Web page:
Indian online marketplace Snapdeal—touted to be the ‘comeback kid’ after going through a rough patch—is in advance talks with SoftBank to raise USD 100 million, sources close to both the parties told Moneycontrol.
This is a significant development since the relationship between Snapdeal and SoftBank had gone sour two summers ago when the latter tried to sell the erstwhile unicorn to its archrival Flipkart.
According to the sources, SoftBank might lead the deal with USD 60 million investment, while the remaining amount will come from a host of smaller Chinese and American investors who are also interested in participating in this round.
Incidentally, SoftBank has invested in Flipkart, Ola, OYO, Paytm, and Grofers—all unicorns—amongst a dozen other Indian startups through its USd 100 billion Vision Fund.
In July this year, the Gurugram-based company had raised an undisclosed amount of funding from Anand Piramal, executive director at Piramal Group, who invested in Snapdeal in his personal capacity.
Owing to the mounting losses two years ago Snapdeal had to downsize its staff and cut cost. It sold all its non-core subsidiaries including its logistics arm Vulcan Express, inventory management provider Unicommerce, and payment company FreeCharge. Snapdeal sold FreeCharge to an Indian bank at nearly 90% discount in 2017.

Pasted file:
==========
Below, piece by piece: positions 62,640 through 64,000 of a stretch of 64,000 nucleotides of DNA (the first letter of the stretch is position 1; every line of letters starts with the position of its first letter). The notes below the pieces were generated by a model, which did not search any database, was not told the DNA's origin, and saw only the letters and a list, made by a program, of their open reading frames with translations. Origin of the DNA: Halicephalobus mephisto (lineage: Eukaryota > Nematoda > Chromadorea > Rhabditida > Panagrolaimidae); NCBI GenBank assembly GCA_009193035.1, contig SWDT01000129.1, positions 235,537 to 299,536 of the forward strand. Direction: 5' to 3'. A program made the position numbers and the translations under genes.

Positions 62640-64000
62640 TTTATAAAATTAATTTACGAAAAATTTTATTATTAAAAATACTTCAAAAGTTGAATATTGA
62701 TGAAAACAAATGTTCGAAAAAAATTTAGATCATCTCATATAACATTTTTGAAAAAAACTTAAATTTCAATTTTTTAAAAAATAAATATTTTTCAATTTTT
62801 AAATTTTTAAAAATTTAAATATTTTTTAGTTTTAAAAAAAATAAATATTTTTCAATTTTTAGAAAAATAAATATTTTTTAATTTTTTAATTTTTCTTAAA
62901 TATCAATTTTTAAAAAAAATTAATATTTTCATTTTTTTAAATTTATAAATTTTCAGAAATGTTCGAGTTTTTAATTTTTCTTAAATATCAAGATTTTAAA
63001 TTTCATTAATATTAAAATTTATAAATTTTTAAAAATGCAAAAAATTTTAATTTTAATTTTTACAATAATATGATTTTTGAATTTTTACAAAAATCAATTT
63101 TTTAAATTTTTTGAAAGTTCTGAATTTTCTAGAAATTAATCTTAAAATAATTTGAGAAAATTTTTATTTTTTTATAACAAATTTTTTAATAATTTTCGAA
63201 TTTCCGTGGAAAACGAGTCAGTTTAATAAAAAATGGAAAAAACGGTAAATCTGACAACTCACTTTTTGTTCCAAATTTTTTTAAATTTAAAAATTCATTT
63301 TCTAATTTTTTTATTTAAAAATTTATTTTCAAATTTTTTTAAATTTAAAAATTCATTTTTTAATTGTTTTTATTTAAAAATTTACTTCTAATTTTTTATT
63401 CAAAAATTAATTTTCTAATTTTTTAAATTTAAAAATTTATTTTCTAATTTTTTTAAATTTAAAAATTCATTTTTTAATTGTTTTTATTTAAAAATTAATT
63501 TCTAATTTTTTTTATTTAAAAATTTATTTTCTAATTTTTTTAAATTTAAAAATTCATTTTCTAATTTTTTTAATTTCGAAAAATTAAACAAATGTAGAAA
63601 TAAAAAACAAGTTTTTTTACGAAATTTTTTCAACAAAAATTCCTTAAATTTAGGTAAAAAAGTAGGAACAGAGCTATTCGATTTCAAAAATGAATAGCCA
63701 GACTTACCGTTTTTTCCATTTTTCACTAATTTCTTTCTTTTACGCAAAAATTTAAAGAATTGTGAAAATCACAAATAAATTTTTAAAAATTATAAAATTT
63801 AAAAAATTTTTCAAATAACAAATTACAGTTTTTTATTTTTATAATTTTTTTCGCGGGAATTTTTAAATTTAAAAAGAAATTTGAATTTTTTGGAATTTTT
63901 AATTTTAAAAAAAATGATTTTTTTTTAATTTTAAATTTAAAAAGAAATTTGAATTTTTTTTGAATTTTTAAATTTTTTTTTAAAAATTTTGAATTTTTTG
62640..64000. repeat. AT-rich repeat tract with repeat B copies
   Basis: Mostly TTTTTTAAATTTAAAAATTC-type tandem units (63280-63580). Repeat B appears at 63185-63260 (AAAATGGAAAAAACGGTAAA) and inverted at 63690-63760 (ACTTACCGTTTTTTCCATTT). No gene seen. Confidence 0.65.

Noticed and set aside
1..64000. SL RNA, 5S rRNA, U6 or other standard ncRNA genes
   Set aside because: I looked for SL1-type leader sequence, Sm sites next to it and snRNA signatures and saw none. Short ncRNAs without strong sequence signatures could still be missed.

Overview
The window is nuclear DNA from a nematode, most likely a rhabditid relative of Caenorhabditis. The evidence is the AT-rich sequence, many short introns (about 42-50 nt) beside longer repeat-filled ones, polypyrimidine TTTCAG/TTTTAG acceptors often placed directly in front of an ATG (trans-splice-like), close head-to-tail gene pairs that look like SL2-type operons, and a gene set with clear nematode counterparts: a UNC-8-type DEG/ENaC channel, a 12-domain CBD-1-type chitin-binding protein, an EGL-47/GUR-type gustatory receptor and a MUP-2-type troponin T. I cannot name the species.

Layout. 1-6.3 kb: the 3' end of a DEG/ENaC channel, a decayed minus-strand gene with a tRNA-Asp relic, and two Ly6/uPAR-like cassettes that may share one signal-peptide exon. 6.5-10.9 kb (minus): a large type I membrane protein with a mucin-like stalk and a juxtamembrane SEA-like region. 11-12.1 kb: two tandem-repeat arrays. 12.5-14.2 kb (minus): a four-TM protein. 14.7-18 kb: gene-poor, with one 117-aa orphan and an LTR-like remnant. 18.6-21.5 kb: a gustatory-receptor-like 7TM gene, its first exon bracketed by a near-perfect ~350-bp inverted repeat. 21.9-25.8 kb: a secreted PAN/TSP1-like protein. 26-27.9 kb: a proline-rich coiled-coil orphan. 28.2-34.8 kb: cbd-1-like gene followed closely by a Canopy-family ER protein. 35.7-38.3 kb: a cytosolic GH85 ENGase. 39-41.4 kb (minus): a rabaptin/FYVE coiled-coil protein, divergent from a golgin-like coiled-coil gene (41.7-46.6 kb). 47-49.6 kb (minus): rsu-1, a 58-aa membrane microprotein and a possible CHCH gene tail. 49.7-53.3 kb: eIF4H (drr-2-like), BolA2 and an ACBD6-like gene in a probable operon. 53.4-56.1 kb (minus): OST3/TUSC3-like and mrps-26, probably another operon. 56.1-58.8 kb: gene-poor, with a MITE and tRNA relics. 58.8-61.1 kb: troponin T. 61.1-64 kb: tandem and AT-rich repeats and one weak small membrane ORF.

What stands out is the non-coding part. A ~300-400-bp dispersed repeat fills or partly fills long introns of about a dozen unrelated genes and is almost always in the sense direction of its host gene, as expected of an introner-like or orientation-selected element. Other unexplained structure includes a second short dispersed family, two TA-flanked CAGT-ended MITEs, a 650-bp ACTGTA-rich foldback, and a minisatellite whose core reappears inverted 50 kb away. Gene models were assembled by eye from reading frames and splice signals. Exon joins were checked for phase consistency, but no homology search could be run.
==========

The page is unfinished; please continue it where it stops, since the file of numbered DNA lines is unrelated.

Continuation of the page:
In a blog, its co-founder Kunal Bahl had then reminisced, “The FreeCharge sale was an important part of Snapdeal 2.0 and without that capital, our survival as a company would have been at risk.” He said Snapdeal is now the only horizontal e-commerce company at scale left in India that is independent and not owned or operated by a large multinational corporation.
In its bid to survive the debacle, Snapdeal changed its strategy by putting a stop on deep discounting, pushing unbranded products on its platform, and focusing on value-conscious buyers, mostly from tier 2 and 3 cities. Since the focus shift, more than 80% of its users come from smaller towns.
In the financial year 2018-19, Snapdeal said its revenue went up by 73% to USD 129 million, and managed to cut down on losses by 70% to the tune of USD 26 million.
Snapdeal’s revival can be attributed to multiple factors such as deteriorating performance of its competitors Shopclues and Paytm Mall, and rise in Internet penetration due to dirt cheap data by telecom operator Reliance Jio. The 4G revolution also unlocked the next 100 million Internet users in India who do not speak English.
Though Flipkart and Amazon have a combined 75% market share in the e-commerce space, Snapdeal hopes for a third significant spot. However, it will have to counter the game changing entry of Reliance in the online retailing world sooner or later.
Online shopping is hugely under-penetrated in India. According to Morgan Stanley, in the 60-billion-dollar organized retail market in India, e-commerce contributes just 2% of total retail sales.